This article examines the patch-working strategies of migrant entrepreneurs as a form of social agency. ‘Patch-working’ – the reliance on supplementary forms of income to support business activity – is often seen as a means of cushioning the financial vulnerability of small firms. However, the mechanisms and forms that patch-working takes tend to be overlooked. Evidence from 42 West Midlands’ firms shows that, despite the highly constrained operating environment, the exercise of social agency can help to cushion against disadvantage and to rework their current conditions through patch-working. This allows for business growth, and even transformational growth in some cases, rather than sheer survival. Even so, our findings show that the agency of migrant entrepreneurs brings about only minor improvements in revenue and is certainly not capable of fundamentally changing either the nature of the sector or the structure of the labour market in which they are embedded.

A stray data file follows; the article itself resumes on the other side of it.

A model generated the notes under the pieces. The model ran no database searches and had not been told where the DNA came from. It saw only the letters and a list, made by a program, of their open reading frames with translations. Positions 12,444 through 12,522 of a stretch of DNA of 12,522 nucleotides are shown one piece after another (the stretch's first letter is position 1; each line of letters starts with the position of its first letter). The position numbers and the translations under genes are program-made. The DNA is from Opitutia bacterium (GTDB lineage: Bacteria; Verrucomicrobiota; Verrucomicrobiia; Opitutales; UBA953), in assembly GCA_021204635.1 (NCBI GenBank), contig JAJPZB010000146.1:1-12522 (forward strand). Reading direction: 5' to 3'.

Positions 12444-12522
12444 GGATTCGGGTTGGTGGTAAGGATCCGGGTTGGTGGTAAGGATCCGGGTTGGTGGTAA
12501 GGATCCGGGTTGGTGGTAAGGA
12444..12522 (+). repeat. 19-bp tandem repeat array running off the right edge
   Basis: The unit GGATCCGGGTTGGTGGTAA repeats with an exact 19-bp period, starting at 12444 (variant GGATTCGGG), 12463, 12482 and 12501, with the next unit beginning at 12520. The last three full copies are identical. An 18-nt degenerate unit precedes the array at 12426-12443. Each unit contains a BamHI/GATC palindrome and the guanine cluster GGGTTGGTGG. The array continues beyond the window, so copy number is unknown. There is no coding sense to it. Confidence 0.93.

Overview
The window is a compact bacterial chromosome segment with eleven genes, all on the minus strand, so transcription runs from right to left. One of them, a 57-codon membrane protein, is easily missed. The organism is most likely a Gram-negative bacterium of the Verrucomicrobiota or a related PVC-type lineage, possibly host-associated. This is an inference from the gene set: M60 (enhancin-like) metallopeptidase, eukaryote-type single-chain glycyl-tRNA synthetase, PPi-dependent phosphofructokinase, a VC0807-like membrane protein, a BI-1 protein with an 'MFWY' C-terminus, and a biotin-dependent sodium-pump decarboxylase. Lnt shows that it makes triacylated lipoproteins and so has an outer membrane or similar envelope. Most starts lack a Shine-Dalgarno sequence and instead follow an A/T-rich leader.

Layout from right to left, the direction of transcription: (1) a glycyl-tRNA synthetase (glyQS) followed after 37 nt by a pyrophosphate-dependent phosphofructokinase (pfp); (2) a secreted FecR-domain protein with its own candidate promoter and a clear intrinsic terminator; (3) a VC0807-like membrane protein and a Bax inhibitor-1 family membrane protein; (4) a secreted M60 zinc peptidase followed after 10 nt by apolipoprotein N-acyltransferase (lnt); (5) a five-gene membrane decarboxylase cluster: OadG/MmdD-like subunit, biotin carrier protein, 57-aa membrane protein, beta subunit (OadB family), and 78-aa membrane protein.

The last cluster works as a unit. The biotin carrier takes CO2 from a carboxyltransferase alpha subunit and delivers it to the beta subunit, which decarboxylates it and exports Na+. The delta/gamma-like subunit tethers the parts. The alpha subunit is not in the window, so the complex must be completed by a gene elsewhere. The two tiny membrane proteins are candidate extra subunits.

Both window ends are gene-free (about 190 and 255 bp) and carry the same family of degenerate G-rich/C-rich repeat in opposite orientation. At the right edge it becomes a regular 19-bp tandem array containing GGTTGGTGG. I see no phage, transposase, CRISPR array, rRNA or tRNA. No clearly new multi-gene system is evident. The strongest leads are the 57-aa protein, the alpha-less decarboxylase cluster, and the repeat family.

Bibliographical note© Sage 2018. The final publication is available via Sage at http://dx.doi.org/10.1177/0950017018768203
- social agency
- migrant entrepreneurship